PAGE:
We have changed our privacy policy. In addition, we use cookies on our website for various purposes. By continuing on our website, you consent to our use of cookies. You can learn about our practices by reading our privacy policy.
© 2016 Shmoop University, Inc. All rights reserved.
Second Derivatives and Beyond

Second Derivatives and Beyond

Points of Inflection

A point of inflection or inflection point, abbreviated IP, is an x-value at which the concavity of the function changes. In other words, an IP is an x-value where the sign of the second derivative changes. It might also be how we'd describe Peter Brady's voice.

The usual way to look for inflection points of f is to

  • find "
  • find all x-values where " is zero or undefined, and
  • check each such x-value to see if the sign of " changes there.

Again, we can use graphs to check our work. An inflection point where the function goes from concave up to concave down looks something like this:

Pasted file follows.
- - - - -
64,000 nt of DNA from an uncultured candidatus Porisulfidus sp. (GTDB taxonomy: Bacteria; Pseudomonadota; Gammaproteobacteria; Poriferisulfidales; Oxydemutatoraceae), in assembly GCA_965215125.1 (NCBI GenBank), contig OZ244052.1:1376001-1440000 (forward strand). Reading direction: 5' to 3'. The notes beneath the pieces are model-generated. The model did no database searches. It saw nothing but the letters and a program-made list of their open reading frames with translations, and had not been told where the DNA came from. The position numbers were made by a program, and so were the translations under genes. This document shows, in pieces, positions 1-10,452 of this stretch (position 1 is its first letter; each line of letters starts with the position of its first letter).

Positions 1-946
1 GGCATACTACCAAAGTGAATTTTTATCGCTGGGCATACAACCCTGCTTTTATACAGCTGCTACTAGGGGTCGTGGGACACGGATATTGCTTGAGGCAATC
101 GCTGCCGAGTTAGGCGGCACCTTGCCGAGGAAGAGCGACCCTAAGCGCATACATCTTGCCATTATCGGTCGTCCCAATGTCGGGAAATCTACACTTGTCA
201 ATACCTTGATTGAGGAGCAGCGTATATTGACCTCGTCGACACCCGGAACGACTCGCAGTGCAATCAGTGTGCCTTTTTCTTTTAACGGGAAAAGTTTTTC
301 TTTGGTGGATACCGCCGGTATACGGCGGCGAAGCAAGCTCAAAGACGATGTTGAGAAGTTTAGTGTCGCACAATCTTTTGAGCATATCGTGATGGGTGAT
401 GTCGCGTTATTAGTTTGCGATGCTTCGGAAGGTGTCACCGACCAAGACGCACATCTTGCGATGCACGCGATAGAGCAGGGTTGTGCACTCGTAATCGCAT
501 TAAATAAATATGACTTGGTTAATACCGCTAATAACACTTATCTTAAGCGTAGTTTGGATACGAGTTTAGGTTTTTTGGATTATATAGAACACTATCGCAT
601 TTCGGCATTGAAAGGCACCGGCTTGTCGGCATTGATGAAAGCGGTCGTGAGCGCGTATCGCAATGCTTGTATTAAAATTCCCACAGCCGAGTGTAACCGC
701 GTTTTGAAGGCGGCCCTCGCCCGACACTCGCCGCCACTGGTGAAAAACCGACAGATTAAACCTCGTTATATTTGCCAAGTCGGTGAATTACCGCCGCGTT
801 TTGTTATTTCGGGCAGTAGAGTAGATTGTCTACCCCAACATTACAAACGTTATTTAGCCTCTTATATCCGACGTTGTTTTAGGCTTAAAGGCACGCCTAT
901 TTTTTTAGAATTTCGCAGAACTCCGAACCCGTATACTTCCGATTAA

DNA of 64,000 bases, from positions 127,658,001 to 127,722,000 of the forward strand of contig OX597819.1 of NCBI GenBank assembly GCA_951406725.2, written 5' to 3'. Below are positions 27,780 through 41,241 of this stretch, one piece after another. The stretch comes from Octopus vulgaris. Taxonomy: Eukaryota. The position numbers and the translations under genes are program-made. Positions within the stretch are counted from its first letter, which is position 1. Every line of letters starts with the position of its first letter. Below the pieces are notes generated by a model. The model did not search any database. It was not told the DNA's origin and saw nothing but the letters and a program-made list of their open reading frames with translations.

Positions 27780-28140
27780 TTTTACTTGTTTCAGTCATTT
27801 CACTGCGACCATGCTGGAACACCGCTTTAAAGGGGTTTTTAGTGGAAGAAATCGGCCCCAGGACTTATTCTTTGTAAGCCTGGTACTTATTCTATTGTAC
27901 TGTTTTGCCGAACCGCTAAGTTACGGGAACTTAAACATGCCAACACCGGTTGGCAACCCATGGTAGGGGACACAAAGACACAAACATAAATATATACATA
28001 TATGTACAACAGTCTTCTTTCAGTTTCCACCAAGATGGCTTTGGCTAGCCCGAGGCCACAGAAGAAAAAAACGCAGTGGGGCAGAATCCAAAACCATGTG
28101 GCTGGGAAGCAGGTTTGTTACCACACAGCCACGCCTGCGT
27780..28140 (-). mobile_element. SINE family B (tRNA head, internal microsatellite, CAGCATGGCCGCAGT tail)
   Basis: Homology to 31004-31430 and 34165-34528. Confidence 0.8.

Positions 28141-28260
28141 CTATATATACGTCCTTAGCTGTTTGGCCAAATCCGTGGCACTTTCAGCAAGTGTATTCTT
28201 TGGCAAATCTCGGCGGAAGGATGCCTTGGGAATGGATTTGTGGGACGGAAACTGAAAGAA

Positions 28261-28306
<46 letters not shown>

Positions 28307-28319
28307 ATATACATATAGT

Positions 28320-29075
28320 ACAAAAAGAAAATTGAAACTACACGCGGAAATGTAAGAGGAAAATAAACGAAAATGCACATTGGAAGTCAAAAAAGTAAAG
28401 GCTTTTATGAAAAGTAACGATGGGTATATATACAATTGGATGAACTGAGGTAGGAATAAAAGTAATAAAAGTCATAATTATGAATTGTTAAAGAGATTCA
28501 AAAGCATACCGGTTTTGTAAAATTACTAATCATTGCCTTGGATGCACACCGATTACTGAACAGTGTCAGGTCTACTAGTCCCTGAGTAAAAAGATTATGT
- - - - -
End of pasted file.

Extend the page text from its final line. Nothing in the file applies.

An inflection point where the function goes from concave down to concave up looks something like this:

While any point at which ' is zero or undefined is a critical point, a point at which " is zero or undefined is not necessarily an inflection point. You can think of the points where " is zero or undefined as possible inflection points, but then you need to check each possible inflection point to see if it's a real inflection point.

Be Careful: Just because "(c) = 0 or is undefined doesn't mean c is an inflection point. " must have different signs on either side of c.

There are two main ways to figure out what the sign of " is doing on either side of a possible inflection point c.

People who Shmooped this also Shmooped...